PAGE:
- Native support for 128-bit floating point, 64-bit floating point and 32-bit integer rendering modes
- True 128bit studio precision color
- 256-bit graphics architecture
- 64-bit floating point texture filtering and blending
- 250 MHz Engine Clock
- 3.8 Billion texels/ sec fill rate
You can, in many cases, figure out the memory width by carefully examining the pictures of the video card which are available on many of the websites which sell them. Newegg, for example, usually shows pictures of both sides of the video card. You can also often use google to find Internet reviews of a video card which includes closeup pictures. But in order to find the memory width from the images, you need to learn some arcane information about GPUs, circuit boards, and RAM packaging. If you don't want to learn this (fascinating only to computer geeks) information, then you should just try to find a model which has memory width information on the manufacturer's website. But if you have a limited selection of cards, then you may get stuck learning how to find the memory width by looking carefully at the card. It tends to be the low-end video cards which do not publish their true memory bandwidth. If you're buying a low-end card, then you definitely have to be careful to avoid the 64 bit models. Those cards are not that fast in the first place and the last thing you need is to make things worse by getting a card with low memory bandwidth.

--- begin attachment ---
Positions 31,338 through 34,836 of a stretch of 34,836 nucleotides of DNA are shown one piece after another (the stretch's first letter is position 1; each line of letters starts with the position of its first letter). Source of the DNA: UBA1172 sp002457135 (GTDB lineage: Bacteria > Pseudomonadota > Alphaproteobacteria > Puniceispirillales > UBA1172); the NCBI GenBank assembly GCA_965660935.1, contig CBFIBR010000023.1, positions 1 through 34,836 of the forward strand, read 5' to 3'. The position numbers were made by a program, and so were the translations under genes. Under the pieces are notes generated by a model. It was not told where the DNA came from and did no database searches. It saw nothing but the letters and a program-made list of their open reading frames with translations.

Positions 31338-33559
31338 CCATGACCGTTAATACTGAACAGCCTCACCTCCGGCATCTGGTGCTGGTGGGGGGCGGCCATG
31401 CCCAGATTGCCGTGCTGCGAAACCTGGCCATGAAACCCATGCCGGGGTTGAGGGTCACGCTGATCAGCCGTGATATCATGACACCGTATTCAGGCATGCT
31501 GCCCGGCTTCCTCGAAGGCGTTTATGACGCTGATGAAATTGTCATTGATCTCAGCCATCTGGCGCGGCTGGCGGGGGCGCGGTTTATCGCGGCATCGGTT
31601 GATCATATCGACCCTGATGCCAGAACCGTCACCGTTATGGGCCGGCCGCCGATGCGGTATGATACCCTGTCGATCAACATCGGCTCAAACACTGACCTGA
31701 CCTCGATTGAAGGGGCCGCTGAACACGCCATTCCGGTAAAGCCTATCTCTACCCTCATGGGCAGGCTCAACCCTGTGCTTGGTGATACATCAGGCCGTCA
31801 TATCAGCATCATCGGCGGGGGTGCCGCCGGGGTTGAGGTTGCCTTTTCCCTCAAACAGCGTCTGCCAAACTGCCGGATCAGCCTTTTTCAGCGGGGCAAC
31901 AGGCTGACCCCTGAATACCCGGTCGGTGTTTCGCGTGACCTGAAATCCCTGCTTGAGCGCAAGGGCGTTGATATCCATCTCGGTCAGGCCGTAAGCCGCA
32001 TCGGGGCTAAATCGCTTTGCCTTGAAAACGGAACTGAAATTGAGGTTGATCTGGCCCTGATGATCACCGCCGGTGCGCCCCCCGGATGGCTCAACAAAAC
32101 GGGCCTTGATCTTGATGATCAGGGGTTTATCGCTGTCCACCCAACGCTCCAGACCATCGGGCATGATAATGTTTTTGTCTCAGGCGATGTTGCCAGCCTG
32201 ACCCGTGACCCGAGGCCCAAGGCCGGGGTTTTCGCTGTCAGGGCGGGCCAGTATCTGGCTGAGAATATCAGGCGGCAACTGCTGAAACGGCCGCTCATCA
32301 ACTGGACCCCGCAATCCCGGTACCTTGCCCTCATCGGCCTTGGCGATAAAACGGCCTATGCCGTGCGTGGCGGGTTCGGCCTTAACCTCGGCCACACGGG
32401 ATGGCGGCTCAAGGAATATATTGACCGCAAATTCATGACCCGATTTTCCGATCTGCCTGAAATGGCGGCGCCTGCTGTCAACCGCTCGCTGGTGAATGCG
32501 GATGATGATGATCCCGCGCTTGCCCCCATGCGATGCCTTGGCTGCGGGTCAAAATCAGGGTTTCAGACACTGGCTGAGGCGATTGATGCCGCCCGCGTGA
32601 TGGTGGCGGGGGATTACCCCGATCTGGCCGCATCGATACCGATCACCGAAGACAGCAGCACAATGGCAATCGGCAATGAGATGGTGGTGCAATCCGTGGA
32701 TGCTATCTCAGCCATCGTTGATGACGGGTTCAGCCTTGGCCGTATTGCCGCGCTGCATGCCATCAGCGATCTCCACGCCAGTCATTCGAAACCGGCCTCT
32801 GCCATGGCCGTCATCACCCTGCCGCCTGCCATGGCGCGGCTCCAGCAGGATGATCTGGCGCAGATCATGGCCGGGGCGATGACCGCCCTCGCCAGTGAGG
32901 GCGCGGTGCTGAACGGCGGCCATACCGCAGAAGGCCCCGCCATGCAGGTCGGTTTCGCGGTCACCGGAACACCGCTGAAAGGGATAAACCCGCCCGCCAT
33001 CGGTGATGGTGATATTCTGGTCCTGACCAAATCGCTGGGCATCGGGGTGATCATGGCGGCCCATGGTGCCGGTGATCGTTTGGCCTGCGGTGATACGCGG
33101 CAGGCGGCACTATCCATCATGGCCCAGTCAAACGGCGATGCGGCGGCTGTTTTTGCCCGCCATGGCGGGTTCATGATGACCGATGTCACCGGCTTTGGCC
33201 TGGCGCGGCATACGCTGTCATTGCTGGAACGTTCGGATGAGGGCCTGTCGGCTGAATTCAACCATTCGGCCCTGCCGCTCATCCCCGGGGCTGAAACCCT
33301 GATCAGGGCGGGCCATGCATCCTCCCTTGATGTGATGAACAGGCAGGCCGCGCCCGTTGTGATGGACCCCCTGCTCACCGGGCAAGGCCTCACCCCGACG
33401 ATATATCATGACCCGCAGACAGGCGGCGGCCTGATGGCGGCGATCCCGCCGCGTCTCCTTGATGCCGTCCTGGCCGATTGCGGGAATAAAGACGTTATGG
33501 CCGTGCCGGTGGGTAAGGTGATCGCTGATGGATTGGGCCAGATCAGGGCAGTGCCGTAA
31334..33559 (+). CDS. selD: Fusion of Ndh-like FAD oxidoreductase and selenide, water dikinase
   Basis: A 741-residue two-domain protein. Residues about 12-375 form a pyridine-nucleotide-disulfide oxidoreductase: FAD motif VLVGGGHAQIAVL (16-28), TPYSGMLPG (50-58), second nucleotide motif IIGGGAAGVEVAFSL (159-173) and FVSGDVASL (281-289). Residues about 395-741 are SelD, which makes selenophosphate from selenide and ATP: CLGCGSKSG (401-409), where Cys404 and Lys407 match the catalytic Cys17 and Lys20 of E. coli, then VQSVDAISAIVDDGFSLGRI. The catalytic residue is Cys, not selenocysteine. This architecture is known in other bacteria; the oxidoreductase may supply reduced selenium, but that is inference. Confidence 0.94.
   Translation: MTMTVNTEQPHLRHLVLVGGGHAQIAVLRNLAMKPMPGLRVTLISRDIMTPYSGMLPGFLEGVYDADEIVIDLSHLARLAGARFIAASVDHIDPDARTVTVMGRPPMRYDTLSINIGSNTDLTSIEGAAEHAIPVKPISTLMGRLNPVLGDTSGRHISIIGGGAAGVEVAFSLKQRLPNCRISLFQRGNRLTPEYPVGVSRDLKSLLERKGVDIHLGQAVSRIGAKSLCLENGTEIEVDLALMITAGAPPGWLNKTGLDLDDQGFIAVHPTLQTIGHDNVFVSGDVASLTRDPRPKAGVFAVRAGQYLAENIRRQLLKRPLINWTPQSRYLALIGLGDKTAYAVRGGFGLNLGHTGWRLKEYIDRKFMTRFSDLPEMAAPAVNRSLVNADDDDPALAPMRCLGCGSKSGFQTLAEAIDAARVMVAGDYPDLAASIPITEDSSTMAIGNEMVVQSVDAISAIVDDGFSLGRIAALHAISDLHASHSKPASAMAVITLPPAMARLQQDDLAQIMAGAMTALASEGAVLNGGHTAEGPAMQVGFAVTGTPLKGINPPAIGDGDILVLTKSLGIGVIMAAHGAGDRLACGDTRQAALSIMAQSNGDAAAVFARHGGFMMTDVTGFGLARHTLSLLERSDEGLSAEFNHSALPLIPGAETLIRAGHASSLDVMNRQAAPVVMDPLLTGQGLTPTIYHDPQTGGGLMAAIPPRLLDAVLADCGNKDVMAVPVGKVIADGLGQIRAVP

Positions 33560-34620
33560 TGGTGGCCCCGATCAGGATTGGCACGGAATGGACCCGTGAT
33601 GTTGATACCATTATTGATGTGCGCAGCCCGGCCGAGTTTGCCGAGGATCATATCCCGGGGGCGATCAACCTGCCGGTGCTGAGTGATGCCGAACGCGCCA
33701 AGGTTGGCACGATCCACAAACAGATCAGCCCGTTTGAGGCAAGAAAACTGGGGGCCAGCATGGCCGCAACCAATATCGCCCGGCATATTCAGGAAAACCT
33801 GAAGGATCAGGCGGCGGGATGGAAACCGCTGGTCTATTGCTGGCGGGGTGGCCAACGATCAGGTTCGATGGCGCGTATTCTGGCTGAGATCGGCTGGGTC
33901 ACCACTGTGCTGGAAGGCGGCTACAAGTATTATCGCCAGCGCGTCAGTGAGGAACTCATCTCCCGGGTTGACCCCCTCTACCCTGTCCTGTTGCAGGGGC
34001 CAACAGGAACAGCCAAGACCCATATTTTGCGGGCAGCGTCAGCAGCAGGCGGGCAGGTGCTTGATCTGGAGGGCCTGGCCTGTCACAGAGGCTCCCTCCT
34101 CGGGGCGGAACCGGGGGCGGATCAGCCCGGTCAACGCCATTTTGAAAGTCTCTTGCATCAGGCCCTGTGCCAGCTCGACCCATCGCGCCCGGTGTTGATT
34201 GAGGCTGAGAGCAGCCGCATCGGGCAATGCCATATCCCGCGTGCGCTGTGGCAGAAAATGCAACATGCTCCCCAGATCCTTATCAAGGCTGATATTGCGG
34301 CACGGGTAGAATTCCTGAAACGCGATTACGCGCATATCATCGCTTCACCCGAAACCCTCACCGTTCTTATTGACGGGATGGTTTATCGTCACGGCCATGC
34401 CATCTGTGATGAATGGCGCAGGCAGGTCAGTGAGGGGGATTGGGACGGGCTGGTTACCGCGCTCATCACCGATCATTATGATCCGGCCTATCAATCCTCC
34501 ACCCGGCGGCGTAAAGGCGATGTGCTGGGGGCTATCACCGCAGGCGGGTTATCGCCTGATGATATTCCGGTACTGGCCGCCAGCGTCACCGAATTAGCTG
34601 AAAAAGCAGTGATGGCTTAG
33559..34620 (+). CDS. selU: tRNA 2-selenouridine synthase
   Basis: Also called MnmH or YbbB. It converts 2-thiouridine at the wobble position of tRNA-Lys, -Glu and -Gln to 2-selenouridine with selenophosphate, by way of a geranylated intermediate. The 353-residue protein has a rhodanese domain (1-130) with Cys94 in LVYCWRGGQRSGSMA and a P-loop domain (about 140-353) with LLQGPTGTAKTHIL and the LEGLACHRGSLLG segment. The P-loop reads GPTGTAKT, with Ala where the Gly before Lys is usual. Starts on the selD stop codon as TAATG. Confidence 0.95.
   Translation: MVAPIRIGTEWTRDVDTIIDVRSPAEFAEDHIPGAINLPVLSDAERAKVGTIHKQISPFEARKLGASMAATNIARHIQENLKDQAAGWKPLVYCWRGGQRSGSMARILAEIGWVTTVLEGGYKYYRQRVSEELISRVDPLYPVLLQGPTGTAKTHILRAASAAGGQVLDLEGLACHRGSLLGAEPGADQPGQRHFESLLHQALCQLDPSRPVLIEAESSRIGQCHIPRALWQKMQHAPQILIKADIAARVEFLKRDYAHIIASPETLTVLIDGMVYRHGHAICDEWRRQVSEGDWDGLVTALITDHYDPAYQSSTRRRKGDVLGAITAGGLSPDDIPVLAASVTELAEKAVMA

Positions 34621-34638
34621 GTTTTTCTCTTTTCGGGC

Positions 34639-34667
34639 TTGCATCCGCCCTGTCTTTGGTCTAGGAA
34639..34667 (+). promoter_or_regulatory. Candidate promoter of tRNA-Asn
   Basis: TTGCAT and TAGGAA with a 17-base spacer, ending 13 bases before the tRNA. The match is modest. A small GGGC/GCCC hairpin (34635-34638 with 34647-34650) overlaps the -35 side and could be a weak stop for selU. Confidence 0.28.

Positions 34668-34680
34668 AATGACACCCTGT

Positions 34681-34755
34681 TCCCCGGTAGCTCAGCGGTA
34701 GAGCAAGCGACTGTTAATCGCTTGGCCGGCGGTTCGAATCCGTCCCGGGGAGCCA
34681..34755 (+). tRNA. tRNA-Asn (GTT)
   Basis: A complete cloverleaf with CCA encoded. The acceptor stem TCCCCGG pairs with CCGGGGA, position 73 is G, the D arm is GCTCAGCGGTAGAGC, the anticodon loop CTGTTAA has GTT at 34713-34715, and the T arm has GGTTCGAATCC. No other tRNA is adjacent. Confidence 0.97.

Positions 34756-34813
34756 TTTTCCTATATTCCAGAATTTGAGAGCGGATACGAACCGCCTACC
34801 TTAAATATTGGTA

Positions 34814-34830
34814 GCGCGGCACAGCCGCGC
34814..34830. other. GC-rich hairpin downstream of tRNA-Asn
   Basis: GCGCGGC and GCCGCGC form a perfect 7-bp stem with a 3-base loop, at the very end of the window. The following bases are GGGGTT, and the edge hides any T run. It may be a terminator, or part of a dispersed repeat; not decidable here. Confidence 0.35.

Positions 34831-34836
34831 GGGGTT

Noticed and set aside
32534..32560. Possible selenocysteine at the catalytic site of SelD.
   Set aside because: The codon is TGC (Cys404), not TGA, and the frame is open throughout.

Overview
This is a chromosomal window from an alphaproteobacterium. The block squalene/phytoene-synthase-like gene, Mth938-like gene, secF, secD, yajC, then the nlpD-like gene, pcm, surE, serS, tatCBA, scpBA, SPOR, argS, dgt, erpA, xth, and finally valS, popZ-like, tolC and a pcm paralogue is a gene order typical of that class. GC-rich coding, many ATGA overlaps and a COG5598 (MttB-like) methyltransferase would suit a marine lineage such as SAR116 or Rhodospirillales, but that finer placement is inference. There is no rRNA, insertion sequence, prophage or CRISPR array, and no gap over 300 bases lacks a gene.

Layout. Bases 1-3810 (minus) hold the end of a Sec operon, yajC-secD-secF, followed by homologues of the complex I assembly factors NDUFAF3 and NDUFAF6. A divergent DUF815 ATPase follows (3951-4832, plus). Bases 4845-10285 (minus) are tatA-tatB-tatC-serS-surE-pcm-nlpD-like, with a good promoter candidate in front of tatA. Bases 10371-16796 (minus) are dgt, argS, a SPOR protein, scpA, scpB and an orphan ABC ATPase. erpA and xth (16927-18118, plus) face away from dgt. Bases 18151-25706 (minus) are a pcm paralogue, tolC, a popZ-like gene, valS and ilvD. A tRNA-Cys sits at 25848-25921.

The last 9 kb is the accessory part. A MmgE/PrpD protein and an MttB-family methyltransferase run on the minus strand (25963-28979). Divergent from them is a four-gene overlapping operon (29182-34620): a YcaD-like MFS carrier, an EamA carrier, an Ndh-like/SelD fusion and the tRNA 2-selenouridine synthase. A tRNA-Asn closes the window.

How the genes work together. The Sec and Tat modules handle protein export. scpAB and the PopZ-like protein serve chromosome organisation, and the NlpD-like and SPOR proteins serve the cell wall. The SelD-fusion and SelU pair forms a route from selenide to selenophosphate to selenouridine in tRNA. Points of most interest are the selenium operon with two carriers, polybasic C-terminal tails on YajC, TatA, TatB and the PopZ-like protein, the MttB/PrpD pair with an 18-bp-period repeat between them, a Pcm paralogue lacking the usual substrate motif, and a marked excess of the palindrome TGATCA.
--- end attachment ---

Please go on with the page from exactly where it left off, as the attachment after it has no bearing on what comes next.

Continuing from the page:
The rest of this page is a bit technical so you should probably only continue with this if you cannot find the information you need on the manufacturer's website. The first thing you need to know is what video RAM looks like. A video card has lots of silicon chips but only some of them are RAM chips. In the pictures below, the RAM chips have a green "X" on them.
There are usually four or eight RAM chips on a video card. Sometimes the RAM chips are all on the front of the card and other times half of the RAM chips are on the front and half are on the back. All of the RAM chips are identical. They're easy to identify because they are placed very close to the GPU. The GPU is a large chip which has a large heatsink and often has a fan. Some high-end video cards also have heatsinks covering the RAM chips. In cases like that, you just have to go on the manufacturer's specifications since you can't see the chips in the images.